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Looking For Advice

Guest ravnos161

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Hi all. I've been a member here for a while but I haven't posted anything before as I've been reading and learning. I'm still very new to Paganism and as such I'm still finding the path that's right for me. From what I've read so far I feel closer to Odinism and the religions of ancient Egypt and the Celts - it makes "sense" to me and i feel comfortable with it, if that makes sense?


I'm a trained first aider at work and ubfortunately an incident occurred where I had to give CPR to someone. They are currently in ICU at the local hospital. I'd just like some advice - is there something anyone can suggest that might help give me some comfort? A lot of the people at the scene are Christian so were praying, and I'd just like to be able to carry out a ritual or read something that can comfort me, or maybe something that could help her and her family in this time. As you can imagine, I'm a bit shocked so any advice or suggestions would be greatly appreciated

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Hi Ravnos


What an experience! I am not surprised that you are shocked.


Draw comfort from the fact that you were there and able to use your skills to save her life.


What are the feelings this experience evoked in you?


What questions did it raise?


Perhaps if we look at those we may be able to find some understanding


At first be still and look to that calm inner point from where you can start.

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Bloody hell hun, what a terrible experience for you. I've been a first aider for many years and have had to deal with some serious incidents, so I can understand the shock and anguish you must be feeling now.


First of all, the mundane, has your organisation offered any counselling or support for you? People tend to overlook the feelings of the people at the scene and my own organisation has a mechanism for supporting people who were involved in traumatic incidents.


Secondly, I imagine you've been replaying it all over and over, you're going to do that, but do remember that you did the very best you could and if it happened again, you wouldn't, couldn't, do anything differently. It's important in these situations to start from a position of you not being in any way at fault.


I don't know if I would recommend any specific ritual as such, I would perhaps meditate and see if any thoughts came to you about what would be appropriate. Sitting still, listening and just being, is a fantastic way to let the "right" answer come to you. You need to be kind to yourself as well, and given your experience, I don't think you want to build up a lot of energy, I think you may well have enough pent up that perhaps something to ground yourself may be the best thing.


In terms of the family, there's nothing wrong in you praying to your gods for the person's recovery. You don't have to be Christian to pray IMO. :)

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Hey babe, I just spoke to Frodo and he told me what happened. :D


From what you told him - you got there as fast as was humanly possible, you kept your head and did everything right ... {{{hugs}}} Well done!


As for a ritual? or something to do... I know you've been looking for something to start with :P


I agree with Pomona that meditation it probably the way to go in this instance. From what I've heard this morning there isn't anything you could have done differently/better, so concentrate on what you did do.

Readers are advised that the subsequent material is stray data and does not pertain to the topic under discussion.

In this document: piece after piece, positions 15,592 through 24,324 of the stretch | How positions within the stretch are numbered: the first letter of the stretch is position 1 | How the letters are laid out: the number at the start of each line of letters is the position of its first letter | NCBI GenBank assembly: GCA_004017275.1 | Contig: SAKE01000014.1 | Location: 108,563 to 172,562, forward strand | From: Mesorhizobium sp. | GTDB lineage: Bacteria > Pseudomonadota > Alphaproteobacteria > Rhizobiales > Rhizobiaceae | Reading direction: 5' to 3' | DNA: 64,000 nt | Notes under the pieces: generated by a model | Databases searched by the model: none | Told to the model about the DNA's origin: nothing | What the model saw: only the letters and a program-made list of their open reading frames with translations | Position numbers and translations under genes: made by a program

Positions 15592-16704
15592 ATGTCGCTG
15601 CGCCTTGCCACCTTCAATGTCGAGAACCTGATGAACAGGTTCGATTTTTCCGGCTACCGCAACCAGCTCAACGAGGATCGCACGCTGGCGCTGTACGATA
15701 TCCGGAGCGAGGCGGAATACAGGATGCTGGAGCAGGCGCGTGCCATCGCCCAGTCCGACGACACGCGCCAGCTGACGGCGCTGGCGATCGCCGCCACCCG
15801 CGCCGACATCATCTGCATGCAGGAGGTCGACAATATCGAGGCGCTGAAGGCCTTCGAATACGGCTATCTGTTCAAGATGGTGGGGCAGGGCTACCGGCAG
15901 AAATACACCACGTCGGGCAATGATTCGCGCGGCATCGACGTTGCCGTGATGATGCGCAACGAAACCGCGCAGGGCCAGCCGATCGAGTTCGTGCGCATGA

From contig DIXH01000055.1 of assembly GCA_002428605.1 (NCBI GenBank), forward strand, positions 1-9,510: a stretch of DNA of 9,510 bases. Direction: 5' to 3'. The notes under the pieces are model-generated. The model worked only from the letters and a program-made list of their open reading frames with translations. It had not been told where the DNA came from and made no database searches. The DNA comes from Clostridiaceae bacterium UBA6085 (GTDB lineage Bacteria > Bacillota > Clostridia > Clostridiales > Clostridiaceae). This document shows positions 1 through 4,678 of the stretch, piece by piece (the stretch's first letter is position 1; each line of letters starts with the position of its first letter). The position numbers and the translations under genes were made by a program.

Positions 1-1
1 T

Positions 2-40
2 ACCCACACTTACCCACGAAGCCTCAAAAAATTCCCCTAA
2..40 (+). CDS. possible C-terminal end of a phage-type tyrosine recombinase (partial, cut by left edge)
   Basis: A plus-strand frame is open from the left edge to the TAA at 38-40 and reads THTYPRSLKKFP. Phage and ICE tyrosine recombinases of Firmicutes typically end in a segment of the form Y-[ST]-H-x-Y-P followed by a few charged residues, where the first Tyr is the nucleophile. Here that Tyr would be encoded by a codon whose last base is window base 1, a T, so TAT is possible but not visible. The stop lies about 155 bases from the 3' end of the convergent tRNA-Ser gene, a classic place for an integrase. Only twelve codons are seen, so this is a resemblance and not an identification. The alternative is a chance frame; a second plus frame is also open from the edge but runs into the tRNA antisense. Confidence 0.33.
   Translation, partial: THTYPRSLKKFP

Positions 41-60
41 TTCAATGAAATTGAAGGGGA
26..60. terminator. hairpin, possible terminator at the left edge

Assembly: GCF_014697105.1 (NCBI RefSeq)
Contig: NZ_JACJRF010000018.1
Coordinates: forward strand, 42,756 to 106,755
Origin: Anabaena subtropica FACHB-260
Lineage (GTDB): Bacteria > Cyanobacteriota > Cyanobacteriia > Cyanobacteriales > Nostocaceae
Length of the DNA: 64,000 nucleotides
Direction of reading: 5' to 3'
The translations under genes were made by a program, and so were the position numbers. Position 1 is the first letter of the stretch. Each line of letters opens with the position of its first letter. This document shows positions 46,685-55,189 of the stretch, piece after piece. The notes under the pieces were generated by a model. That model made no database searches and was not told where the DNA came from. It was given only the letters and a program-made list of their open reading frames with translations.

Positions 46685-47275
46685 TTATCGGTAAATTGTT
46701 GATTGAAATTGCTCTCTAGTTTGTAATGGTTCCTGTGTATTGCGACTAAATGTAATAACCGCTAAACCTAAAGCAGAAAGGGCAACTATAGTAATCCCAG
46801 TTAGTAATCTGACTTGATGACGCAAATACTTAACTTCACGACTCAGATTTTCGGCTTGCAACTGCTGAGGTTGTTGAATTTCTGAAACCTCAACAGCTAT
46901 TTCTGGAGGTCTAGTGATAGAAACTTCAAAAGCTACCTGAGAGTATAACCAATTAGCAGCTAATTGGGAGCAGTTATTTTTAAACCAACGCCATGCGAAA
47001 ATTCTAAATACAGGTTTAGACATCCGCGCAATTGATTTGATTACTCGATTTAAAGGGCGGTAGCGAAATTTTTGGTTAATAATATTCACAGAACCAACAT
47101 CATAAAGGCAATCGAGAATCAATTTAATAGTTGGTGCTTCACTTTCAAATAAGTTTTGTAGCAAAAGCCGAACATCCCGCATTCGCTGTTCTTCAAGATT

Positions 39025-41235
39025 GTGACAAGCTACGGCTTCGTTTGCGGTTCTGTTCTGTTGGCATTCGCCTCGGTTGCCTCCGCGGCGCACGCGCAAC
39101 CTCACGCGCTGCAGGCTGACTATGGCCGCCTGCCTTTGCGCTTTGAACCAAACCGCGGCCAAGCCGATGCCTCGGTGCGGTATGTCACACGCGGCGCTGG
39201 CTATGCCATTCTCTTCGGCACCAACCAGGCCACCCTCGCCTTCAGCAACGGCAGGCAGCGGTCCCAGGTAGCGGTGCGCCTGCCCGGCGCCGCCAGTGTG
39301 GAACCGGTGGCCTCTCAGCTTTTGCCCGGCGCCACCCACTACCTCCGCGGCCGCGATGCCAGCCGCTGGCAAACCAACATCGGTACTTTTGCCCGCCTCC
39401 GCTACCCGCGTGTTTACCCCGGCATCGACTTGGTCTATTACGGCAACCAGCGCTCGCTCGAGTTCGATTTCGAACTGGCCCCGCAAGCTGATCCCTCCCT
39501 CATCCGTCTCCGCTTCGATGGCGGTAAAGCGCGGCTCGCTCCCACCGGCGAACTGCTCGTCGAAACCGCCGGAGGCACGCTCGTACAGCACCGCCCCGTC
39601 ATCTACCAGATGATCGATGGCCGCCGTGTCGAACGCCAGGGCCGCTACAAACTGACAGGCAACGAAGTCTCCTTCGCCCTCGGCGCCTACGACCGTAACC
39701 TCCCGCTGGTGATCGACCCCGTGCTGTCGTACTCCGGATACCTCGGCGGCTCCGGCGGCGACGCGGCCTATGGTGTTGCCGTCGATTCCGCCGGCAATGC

You have a power - you have the power of knowledge, and you used it to help in the very best way you could, while others were standing round helpless.

You gave this woman a chance. From what Frodo said she's in a rough way but at least she now has a chance, without you she and her family would have had nothing.


Things like this make us realise and remember how fragile we (the human race) can be. You're probably contemplating where we go when we die and what happens next .. This might be a good place to progress your studies?


Anyway, .... You know where to find me




P.s. Icecream, of course, is a ritual all on it's own ;)

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For yourself, I'd say any kind of grounding ritual.

For the victim, light and dedicate a candle.


Most people haven't a clue what to do in a case like that. You were on the spot. You provided assistance. It ends there. I've had people drop dead in front of me. Literally, in front of me. Luckily the first aiders were ten feet away. There is a limit to what flesh and blood can do. All I can say is, well done you.

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Thanks so much for your kind words. I know i did everything I could to help her and, after being able to reflect on that for a few hours, that does bring me some comfort.

Obviously I learned first aid so I could help people but you never want to have to use those techniques, especially not CPR.

I'll continue to think of her and hope she pulls through.

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Time is the best comforter. Just give it a bit of time and the shock of the incident will give way to something calmer. From what Twilightdreamer said you did well and have given the poor woman a fighting chance she would not otherwise have had. Not many of us get to give someone a chance of life, so you should feel proud of that at least. And having given the lady a chance, what happens to her now does not reflect on you.


I hope you feel better about this soon, and that the lady pulls through this.



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Just thought I'd update - unfortunately she died over the weekend. I know I did everything I could so I don't feel guilty as I gave her family a chance to say goodbye.


Thought it would be nice if a few people could send thoughts to her family during this time

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So sorry to hear the news. Will send thoughts to her family and your way.